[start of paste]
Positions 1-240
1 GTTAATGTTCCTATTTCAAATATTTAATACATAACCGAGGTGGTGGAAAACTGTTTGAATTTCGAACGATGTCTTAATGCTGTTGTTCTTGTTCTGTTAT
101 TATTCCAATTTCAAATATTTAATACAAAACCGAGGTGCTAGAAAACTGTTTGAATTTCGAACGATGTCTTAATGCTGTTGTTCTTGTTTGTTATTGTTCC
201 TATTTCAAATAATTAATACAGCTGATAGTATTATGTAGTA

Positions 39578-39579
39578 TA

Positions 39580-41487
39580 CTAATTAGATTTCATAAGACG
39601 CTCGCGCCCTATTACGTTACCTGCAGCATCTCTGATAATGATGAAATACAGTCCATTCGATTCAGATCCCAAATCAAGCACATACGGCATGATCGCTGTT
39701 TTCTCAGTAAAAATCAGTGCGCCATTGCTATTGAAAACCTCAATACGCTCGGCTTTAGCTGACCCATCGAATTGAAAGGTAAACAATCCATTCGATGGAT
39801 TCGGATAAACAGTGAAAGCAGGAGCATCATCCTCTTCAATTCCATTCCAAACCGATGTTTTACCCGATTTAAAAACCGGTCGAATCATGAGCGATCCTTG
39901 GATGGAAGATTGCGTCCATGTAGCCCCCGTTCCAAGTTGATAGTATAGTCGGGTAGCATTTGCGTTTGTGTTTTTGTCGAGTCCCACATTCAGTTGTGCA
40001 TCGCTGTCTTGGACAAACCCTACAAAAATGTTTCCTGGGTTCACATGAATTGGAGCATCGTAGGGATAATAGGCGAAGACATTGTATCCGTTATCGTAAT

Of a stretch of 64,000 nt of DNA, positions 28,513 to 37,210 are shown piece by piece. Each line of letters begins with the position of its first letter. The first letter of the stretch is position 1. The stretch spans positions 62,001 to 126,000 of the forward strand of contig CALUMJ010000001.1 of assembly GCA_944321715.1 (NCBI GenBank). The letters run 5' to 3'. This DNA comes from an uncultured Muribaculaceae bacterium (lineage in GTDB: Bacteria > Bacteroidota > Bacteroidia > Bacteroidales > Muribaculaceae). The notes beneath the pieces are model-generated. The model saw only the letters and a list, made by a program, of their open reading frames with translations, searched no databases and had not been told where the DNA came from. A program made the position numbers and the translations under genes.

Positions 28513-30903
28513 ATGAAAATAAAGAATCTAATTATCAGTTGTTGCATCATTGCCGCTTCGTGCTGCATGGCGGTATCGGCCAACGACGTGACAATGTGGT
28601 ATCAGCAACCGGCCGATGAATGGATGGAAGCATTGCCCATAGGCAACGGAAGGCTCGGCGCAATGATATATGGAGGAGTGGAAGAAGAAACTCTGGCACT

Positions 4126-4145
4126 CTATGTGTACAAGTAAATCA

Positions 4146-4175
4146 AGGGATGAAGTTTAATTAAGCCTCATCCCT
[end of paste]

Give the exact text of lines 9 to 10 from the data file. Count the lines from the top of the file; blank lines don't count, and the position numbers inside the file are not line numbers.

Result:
39601 CTCGCGCCCTATTACGTTACCTGCAGCATCTCTGATAATGATGAAATACAGTCCATTCGATTCAGATCCCAAATCAAGCACATACGGCATGATCGCTGTT
39701 TTCTCAGTAAAAATCAGTGCGCCATTGCTATTGAAAACCTCAATACGCTCGGCTTTAGCTGACCCATCGAATTGAAAGGTAAACAATCCATTCGATGGAT